The cause of bruxism is largely unknown, but it is generally accepted to have multiple possible causes. Bruxism is a parafunctional activity, but it is debated whether this represents a subconscious habit or is entirely involuntary. The relative importance of the various identified possible causative factors is also debated.

Awake bruxism is thought to be usually semivoluntary, and often associated with stress caused by family responsibilities or work pressures.Some suggest that in children, bruxism may occasionally represent a response to earache or teething. Awake bruxism usually involves clenching (sometimes the term “awake clenching” is used instead of awake bruxism),but also possibly grinding, and is often associated with other semivoluntary oral habits such as cheek biting, nail biting, chewing on a pen or pencil absent mindedly, or tongue thrusting (where the tongue is pushed against the front teeth forcefully).

There is evidence that sleep bruxism is caused by mechanisms related to the central nervous system, involving sleep arousal and neurotransmitter abnormalities. Underlying these factors may be psychosocial factors including daytime stress which is disrupting peaceful sleep. Sleep bruxism is mainly characterized by “rhythmic masticatory muscle activity” (RMMA) at a frequency of about once per second, and also with occasional tooth grinding. It has been shown that the majority (86%) of sleep bruxism episodes occur during periods of sleep arousal. One study reported that sleep arousals which were experimentally induced with sensory stimulation in sleeping bruxists triggered episodes of sleep bruxism. Sleep arousals are a sudden change in the depth of the sleep stage, and may also be accompanied by increased heart rate, respiratory changes and muscular activity, such as leg movements. Initial reports have suggested that episodes of sleep bruxism may be accompanied by gastroesophageal reflux, decreased esophageal pH (acidity), swallowing, and decreased salivary flow. Another report suggested a link between episodes of sleep bruxism and a supine sleeping position (lying face up).

Disturbance of the dopaminergic system in the central nervous system has also been suggested to be involved in the etiology of bruxism. Evidence for this comes from observations of the modifying effect of medications which alter dopamine release on bruxing activity, such as levodopa, amphetamines or nicotine. Nicotine stimulates release of dopamine, which is postulated to explain why bruxism is twice as common in smokers compared to non-smokers.


Treatment for bruxism revolves around repairing the damage to teeth that has already occurred, and also often, via one or more of several available methods, attempting to prevent further damage and manage symptoms, but there is no widely accepted, best treatment. Since bruxism is not life-threatening, and there is little evidence of the efficacy of any treatment, it has been recommended that only conservative treatment which is reversible and that carries low risk of morbidity should be used.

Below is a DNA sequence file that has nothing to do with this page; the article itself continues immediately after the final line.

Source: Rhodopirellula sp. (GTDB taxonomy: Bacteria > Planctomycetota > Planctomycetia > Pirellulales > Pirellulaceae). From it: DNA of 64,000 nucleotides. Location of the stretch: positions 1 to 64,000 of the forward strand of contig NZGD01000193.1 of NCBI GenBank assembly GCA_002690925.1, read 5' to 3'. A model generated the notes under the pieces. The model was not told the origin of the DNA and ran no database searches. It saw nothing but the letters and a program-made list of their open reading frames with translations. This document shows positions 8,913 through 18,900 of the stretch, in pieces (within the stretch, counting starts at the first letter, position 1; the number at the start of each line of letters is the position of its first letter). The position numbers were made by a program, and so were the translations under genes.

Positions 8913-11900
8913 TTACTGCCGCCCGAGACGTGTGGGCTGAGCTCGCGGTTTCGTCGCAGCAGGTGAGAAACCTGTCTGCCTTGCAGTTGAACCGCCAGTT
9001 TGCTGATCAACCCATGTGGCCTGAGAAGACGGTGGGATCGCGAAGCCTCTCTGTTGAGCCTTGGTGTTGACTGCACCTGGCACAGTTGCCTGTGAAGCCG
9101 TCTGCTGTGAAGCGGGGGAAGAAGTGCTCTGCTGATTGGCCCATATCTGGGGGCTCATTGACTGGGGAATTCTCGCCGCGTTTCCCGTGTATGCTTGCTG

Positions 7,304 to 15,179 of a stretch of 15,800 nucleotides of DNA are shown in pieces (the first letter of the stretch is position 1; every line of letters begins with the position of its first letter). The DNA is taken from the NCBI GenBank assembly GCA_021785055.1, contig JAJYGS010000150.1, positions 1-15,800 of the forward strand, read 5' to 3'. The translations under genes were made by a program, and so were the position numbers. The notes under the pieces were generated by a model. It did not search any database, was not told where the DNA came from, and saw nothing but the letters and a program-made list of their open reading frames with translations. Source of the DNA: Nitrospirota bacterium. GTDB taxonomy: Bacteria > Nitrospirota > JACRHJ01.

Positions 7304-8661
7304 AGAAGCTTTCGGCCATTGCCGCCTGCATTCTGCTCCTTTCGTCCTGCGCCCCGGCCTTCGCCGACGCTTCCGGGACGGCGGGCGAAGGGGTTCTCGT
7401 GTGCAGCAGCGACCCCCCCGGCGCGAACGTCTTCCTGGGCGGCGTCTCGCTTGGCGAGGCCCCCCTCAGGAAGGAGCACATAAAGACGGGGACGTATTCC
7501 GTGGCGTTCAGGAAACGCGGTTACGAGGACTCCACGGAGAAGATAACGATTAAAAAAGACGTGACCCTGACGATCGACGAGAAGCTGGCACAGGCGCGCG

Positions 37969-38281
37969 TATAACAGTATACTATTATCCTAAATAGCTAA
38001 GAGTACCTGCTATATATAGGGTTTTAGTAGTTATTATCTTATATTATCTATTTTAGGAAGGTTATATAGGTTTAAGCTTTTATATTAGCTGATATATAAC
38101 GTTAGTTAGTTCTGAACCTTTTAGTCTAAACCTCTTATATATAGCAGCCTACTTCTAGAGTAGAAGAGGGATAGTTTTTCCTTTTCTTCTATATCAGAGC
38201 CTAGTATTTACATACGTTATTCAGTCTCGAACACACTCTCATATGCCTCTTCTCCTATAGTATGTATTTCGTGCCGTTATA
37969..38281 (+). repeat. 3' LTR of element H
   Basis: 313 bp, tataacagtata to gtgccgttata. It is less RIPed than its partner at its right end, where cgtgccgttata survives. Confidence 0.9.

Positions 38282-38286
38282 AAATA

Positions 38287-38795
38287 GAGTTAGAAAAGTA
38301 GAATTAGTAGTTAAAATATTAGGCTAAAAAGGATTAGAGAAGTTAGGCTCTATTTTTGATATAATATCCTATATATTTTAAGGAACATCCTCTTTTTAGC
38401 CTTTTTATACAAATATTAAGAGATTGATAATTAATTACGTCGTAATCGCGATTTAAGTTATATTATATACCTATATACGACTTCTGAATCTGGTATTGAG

Certain drugs, including both prescribed and recreational drugs are thought by some to cause the development of bruxism,however others argue that there is insufficient evidence to draw such a conclusion.Examples may include dopamine agonists, dopamine antagonists, tricyclic antidepressants, selective serotonin reuptake inhibitors, alcohol, cocaine, and amphetamines (including those taken for medical reasons). In some reported cases where bruxism is thought to have been initiated by selective serotonin reuptake inhibitors, decreasing the dose resolved the side effect. Other sources state that reports of selective serotonin reuptake inhibitors causing bruxism are rare, and it only happens with long-term use.

Specific examples include levodopa (when used in the long term, as in Parkinson’s disease), fluoxetine, metoclopramide, lithium, cocaine, venlafaxine, citalopram, fluvoxamine, methylenedioxyamphetamine (MDA), methylphenidate (used in attention deficit hyperactive disorder),and gamma-hydroxybutyric acid (GHB) and similar gamma-aminobutyric acid-inducing analogues such as phenibut. Bruxism can also be exacerbated by excessive consumption of caffeine,as in coffee, tea or chocolate. Bruxism has also been reported to occur commonly comorbid with drug addiction. Methylenedioxymethamphetamine (MDMA, ecstasy) has been reported to be associated with bruxism, which occurs immediately after taking the drug and for several days afterwards. Tooth wear in people who take ecstasy is also frequently much more severe than in people with bruxism not associated with ecstasy.